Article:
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Boltless Turbine  
User currently offlineKgfive From United Kingdom, joined Oct 2005, 59 posts, RR: 0
Posted (8 years 11 months 22 hours ago) and read 2299 times:

Curious repair mechanic here. I work for G.E. Aircraft Engines in Prestwick,Scotland and since last year we have been repairing CF6 -80C2 HPT Fwd Outer Seals, attached to boltless turbines. This repair requires us to remove part of the seal by machining the inside seal teeth that are prone to cracking which has caused a few in flight shutdowns due to separation of various parts from the HPT Rotor. Apart form the obvious seriousness of the said shutdown I was wondering what this calamity actually felt like from a pilots viewpoint. Sweaty palms when handling a $600.000 engine part so I can imagine the feeling when it decides to separate and fly off into the sky. Interested in your replies.


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6 replies: All unread, jump to last
 
User currently offlineIFIXCF6 From United States of America, joined Sep 2004, 108 posts, RR: 0
Reply 1, posted (8 years 11 months 18 hours ago) and read 2254 times:

Kgfive, Welcome to A.Net!
I had to say that even though you are the "enemy" (I am a former mechanic at GE WCO, Ontario, CA). This ("enemy") is said tongue-in-cheek.
I have assembled a few HPT's over the years, but I can't recall that detail. I spent nearly all of my time in Final Assembly, putting the modules together and overhauling the fans and AGBs.
Best of luck with your career with GE.
Mike


User currently offlineKgfive From United Kingdom, joined Oct 2005, 59 posts, RR: 0
Reply 2, posted (8 years 11 months 9 hours ago) and read 2191 times:

Thanks for the tongue in cheek welcome Mike,
If I am correct there is not much repair work done at WCO now, it's been transferred to other plants with less of OCP ( Operating Cost Per/Hr ) We are 2nd highest in GE approx $90 at the moment, seems more and more is going to Far East Sad

Most of our boltless turbine repairs have been for Continental but we are getting a few from other airlines for the SB upgrade which is to remove the inner seal teeth from the Fwd Outer Seal as this is where the cracks are developing and causing the destruction. One mess happened when mechanics were moving an aircraft and running engine up for a test after doing some maintenance on it and it went with an almighty bang, not sure where it was but somewhere in US. While we were doing first few repairs some engineers came over from Cincinnati to observe the procedure, scary enough handling a $600.000 part but having quizzing eyes watching your every move just added to the pressure. I should have added that this repair is done in the machine shop where I work.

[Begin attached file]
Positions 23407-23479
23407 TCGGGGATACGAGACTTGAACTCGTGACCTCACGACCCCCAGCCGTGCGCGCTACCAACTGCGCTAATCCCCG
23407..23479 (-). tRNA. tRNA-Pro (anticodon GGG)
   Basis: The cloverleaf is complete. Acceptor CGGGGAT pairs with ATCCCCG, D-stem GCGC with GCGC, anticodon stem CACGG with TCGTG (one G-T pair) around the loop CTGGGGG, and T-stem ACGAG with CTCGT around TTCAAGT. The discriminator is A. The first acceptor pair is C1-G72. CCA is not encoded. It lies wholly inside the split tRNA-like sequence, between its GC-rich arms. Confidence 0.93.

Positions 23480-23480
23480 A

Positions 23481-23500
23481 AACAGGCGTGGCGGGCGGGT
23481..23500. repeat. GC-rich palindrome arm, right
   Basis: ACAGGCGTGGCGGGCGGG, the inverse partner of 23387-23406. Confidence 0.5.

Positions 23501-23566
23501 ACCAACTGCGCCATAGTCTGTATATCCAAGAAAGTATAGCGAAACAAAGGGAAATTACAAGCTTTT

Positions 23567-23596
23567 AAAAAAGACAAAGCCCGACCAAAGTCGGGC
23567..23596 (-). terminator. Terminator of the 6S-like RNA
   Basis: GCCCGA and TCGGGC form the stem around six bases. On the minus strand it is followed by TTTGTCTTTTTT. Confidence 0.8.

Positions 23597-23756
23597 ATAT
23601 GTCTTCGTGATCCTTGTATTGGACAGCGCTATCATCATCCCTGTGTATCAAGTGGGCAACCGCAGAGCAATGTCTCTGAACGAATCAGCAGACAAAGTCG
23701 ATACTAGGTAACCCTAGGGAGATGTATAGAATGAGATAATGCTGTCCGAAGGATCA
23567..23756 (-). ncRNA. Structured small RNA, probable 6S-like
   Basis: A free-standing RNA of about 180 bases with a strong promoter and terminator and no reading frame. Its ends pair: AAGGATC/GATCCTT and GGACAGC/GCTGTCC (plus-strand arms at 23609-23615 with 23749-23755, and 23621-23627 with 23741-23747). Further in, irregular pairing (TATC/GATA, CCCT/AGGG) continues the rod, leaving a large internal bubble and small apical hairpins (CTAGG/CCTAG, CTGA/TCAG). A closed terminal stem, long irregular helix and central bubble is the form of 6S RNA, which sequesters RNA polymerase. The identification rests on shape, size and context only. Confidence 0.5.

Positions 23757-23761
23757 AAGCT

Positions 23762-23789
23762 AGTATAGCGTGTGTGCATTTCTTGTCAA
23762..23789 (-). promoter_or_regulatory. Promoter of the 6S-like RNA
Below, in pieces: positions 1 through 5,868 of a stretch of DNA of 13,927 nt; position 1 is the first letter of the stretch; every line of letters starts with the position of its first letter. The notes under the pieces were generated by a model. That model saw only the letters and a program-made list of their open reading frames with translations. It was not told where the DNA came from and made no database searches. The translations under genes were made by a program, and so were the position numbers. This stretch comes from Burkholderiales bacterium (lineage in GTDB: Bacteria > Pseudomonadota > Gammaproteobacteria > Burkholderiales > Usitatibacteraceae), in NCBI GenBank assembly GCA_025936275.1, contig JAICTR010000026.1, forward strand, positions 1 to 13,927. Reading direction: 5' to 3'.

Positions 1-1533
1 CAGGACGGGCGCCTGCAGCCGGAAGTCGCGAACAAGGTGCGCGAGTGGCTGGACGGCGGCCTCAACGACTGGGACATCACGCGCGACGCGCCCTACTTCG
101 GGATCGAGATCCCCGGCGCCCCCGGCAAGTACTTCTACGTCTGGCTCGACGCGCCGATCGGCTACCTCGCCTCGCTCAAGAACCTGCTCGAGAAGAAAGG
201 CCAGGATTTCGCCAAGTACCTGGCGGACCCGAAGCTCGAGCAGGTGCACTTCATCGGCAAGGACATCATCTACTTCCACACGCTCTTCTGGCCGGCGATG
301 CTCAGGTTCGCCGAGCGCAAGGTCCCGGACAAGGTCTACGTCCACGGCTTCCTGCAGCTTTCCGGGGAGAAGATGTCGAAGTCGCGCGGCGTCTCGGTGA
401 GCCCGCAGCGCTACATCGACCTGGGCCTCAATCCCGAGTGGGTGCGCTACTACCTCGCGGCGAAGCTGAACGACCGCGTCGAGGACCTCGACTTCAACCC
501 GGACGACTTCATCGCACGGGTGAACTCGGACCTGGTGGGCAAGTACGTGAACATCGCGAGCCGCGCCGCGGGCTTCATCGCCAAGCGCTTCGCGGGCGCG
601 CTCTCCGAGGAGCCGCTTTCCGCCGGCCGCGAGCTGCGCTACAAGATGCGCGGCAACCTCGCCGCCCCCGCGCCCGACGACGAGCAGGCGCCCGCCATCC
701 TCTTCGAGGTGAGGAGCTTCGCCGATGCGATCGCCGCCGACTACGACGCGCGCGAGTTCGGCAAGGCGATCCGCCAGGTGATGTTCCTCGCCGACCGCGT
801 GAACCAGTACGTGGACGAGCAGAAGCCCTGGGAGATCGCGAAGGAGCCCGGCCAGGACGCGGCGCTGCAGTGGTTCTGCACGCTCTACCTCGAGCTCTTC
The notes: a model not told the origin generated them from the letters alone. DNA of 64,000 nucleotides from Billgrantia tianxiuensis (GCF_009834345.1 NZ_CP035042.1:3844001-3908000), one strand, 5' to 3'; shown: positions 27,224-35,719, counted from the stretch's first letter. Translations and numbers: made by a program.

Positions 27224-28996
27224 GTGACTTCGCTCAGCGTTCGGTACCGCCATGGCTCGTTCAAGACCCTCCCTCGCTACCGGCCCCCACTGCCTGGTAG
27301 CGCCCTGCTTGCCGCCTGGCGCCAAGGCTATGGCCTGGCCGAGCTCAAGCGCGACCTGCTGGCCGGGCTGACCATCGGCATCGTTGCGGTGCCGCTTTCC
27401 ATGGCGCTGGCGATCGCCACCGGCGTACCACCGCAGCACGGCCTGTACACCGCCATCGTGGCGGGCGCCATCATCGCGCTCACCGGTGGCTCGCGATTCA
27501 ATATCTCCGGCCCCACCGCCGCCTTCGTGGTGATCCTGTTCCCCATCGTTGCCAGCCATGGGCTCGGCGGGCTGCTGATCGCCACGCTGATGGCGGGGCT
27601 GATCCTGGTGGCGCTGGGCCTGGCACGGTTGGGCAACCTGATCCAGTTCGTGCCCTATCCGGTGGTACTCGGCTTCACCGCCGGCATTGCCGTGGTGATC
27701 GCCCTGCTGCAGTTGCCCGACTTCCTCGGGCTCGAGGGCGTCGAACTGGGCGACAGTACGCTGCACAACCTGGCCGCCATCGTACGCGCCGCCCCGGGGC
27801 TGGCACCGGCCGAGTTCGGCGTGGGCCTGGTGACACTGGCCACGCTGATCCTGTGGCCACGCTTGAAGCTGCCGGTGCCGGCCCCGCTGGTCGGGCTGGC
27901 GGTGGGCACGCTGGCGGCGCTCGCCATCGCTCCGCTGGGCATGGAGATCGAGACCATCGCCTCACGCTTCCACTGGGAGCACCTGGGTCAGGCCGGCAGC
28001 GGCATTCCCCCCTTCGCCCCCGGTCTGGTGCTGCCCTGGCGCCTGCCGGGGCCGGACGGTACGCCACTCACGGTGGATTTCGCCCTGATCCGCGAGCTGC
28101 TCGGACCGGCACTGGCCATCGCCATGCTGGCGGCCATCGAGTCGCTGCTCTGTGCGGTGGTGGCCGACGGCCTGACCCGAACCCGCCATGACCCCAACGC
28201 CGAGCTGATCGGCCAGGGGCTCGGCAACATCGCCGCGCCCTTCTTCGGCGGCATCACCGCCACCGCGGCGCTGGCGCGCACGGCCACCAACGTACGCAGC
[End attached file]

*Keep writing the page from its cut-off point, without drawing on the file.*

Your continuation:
Good to hear from you Mike and look forward to doing battle with you some more....well on here anyway.

kgfive



fill the skies
User currently offline777WT From United States of America, joined Jan 2005, 877 posts, RR: 1
Reply 3, posted (8 years 11 months 7 hours ago) and read 2151 times:

Quoting Kgfive (Reply 2):
Most of our boltless turbine repairs have been for Continental but we are getting a few from other airlines for the SB upgrade which is to remove the inner seal teeth from the Fwd Outer Seal as this is where the cracks are developing and causing the destruction.

Continental is an GE engine brand operator, the CF6 -80C2 is for the 767 right?


User currently offlineKgfive From United Kingdom, joined Oct 2005, 59 posts, RR: 0
Reply 4, posted (8 years 11 months 1 hour ago) and read 2107 times:

Yes Continental use G.E. Engines and various 767's are powered by -80C2.

http://www.geae.com/engines/commercial/cf6/cf6-80c2.html

More info with this link



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User currently offlineFrancoflier From France, joined Oct 2001, 3766 posts, RR: 11
Reply 5, posted (8 years 10 months 4 weeks 21 hours ago) and read 2020 times:

From a pilot's standpoint, just an increase of the adrenaline levels, although an engine failure during the cruise is not really a challenge.

Oh, and the last thing the pilots think about (especially in an emergency) is how much the damage is going to cost!
Couldn't care less...

But then all mechanics know that.



Looks like I picked the wrong week to quit posting...
User currently offlineKgfive From United Kingdom, joined Oct 2005, 59 posts, RR: 0
Reply 6, posted (8 years 10 months 3 weeks 5 days 4 hours ago) and read 1956 times:

Unfortunately in Overhaul/Repair we are constantly reminded on the cost of all engine parts. When an engine is fully disassembled and is going through the shop for repair every component has a Repair Card attached to it and smack bang at the top is the "ass twitching" box with the price Sad

" oh bugger I dropped it".......adrenelin does flow then but not as much as when you hear a bang !!!!



fill the skies
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